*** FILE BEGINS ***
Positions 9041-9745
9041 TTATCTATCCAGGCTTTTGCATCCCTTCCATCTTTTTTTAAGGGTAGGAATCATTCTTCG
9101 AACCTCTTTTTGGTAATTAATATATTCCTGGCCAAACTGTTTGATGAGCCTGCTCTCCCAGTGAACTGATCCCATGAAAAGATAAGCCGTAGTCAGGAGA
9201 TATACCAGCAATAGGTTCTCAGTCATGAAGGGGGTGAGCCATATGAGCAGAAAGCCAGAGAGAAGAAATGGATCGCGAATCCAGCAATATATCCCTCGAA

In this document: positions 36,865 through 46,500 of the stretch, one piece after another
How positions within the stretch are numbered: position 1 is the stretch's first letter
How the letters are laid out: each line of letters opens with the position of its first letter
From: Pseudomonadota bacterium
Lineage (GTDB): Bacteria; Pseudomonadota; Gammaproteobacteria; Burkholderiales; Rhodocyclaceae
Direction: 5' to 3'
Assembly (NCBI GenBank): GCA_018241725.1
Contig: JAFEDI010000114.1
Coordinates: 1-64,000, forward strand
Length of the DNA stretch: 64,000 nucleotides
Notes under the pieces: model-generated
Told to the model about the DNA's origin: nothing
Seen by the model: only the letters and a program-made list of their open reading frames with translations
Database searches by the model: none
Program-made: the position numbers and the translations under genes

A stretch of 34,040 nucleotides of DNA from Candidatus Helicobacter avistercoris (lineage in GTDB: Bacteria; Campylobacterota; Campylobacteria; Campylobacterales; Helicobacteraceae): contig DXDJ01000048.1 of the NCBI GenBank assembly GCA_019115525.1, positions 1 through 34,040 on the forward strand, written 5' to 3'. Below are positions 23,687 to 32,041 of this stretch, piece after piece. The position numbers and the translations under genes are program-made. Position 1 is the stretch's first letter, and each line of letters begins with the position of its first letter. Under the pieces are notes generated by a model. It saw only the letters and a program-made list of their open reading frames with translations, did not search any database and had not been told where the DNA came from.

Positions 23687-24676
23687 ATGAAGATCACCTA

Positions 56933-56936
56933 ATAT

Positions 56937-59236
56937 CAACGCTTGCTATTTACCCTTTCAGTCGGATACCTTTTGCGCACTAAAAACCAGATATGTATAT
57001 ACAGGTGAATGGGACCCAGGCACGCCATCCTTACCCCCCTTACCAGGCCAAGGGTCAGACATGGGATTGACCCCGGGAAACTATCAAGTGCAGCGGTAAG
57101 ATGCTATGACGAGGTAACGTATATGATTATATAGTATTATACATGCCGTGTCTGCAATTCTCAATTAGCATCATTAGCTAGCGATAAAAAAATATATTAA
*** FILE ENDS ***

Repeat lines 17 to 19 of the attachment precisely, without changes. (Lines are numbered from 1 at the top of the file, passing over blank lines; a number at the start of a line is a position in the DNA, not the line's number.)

Seen by the model: only the letters and a program-made list of their open reading frames with translations
Database searches by the model: none
Program-made: the position numbers and the translations under genes